Entrusting Your Invention With a Non-Patent Agent? Class Action Suit Authorized Against Federation of Inventors of Quebec
February 15, 2019
By François Larose and Alain Alphonse
When it comes to protecting an invention, it is better to turn to a registered patent agent who is well versed in the relevant laws governing patents and has relevant experience, and not to a consulting company with no registered patent agents that claims to offer the same services at a lower cost, and is eventually accused of fraud for lack of adequate services.
This is what we can conclude from a class action application authorized by the Superior Court of Quebec in Bérubé c. Fédération des inventeurs du Québec, 2018 QCCS 3459 (CanLII). In this case, the plaintiff, Benjamin Bérubé, sought to bring a class action against the Fédération des inventeurs du Québec (FIQ) and Mr. Christian William Varin, the founder, president and sole director of the FIQ. The FIQ appears to be an organization that provides patent consulting and management services to inventors, including prior art searches and filing of provisional patent applications in the United States.
Mr. Bérubé alleges that he retained the FIQ in 2015 to carry out prior art searches and to help him obtain a provisional patent application in the United States. To this end, he claims to have paid more than $3,000. He also had to become a member of the FIQ for an annual membership fee of $95. Mr. Bérubé, however, was dissatisfied with the nature and quality of the services rendered by the FIQ. According to him, the FIQ and Mr. Varin systematically deceived their clients by misrepresenting the nature of the organization, its resources, programs and services, as well as its partnerships with others organizations. For example, it falsely suggested being able to provide prior art search and provisional patent preparation services, that members of its team were experts in the field of intellectual property including patent prosecution and management, and that they would guide their clients throughout the process, when in fact the FIQ's work was incomplete, the follow-ups were inadequate, and the provisional patent applications were deficient.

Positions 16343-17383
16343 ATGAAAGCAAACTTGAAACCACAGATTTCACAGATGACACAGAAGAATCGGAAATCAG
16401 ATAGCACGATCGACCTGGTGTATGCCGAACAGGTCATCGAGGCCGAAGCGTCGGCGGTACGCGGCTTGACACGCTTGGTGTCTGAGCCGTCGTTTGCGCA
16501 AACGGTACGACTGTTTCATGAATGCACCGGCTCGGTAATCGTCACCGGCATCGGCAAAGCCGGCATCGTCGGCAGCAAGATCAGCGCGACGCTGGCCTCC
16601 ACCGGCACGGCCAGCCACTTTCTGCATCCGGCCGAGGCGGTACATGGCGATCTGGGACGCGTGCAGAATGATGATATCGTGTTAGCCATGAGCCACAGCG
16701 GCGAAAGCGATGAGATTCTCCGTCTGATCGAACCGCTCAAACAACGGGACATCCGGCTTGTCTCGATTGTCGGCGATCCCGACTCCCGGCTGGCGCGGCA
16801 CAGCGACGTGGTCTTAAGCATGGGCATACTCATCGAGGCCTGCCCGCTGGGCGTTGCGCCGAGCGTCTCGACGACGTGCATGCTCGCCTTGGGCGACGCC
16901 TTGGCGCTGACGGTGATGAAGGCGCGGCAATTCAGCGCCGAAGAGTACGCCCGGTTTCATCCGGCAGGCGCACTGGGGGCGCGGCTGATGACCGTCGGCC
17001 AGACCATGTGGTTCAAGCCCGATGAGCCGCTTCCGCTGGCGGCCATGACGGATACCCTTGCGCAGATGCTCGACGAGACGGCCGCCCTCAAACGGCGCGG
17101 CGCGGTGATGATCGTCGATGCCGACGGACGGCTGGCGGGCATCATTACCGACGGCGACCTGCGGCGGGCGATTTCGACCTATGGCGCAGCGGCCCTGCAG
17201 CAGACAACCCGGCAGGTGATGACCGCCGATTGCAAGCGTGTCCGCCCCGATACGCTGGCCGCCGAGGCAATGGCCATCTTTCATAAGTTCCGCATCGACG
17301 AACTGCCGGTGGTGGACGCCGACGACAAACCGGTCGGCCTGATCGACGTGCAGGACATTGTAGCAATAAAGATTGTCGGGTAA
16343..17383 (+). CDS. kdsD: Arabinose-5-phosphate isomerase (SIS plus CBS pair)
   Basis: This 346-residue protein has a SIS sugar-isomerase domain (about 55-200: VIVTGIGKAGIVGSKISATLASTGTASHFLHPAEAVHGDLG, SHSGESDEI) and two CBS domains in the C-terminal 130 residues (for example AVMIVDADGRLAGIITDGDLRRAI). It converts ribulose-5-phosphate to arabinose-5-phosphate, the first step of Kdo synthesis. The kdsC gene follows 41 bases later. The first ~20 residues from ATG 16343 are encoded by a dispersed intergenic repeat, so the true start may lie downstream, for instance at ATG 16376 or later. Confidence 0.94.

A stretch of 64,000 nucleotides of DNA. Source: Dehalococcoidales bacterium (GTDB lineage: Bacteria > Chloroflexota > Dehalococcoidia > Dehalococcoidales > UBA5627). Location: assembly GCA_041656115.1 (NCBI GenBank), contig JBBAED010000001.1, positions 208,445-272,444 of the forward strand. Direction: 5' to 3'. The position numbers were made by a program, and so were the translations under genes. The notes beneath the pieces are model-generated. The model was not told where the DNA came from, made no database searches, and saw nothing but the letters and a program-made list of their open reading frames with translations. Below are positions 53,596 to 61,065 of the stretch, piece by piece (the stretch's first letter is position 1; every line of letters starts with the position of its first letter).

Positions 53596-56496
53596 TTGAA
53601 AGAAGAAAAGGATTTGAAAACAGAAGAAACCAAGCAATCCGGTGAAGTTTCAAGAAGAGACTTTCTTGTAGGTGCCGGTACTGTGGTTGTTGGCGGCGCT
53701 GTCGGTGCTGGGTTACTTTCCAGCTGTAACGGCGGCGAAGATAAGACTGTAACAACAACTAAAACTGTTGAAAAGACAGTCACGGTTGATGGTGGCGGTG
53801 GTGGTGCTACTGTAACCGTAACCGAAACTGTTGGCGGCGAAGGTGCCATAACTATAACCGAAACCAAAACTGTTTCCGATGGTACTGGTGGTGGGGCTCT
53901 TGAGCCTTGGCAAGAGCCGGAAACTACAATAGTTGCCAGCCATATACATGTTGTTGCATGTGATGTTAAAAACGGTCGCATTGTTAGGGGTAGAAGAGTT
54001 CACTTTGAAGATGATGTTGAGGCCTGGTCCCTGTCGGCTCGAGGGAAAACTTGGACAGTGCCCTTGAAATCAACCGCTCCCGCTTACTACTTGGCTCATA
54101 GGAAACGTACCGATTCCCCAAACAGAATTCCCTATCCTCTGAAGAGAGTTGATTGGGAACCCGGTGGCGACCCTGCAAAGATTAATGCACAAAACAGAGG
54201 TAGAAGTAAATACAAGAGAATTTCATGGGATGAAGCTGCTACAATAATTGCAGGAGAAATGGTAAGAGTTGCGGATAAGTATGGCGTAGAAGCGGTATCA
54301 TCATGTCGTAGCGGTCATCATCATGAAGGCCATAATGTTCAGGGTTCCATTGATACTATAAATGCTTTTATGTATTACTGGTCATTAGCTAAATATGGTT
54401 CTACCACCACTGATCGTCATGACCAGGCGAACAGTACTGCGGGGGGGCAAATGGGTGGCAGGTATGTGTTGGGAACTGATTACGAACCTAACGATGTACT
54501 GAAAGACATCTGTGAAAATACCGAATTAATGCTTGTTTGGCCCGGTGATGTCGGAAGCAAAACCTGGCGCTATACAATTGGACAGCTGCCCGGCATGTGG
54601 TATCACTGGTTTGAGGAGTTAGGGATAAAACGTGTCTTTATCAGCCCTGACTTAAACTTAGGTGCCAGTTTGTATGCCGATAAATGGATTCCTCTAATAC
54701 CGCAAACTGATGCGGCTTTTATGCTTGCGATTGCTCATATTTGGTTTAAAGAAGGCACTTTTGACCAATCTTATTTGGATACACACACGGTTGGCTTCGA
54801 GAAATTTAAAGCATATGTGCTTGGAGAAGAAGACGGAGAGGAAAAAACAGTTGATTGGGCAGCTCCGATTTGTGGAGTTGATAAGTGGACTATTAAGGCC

In his application to the Court, Mr. Bérubé sought a class action for the benefit of all natural and legal persons who had used the services of the FIQ starting October 1, 2014.
After analyzing the requirements set out in Article 575 of the Québec Code of Civil Procedure, the Court authorized the class action against the FIQ and Mr. Varin, finding, in particular, that the alleged facts seemed to justify the conclusions sought. The Court determined that the conclusions sought by the class action include a payment of $2,000 to each of the class members for damages, pain and suffering, a payment to each member equivalent to what he or she paid for deficient or incomplete services rendered by the defendants, and a payment to each member equivalent to what he or she paid to correct the actions taken by the defendants regarding her respective inventions. A brief search reveals that the FIQ has been targeted by a dozen other lawsuits and several complaints before the Office of Consumer Protection of Québec.
On January 31st 2019, the Court ordered, among other things, the defendants to provide within 30 days the names and contact information of clients who would form the class members. The class action is therefore following its course.
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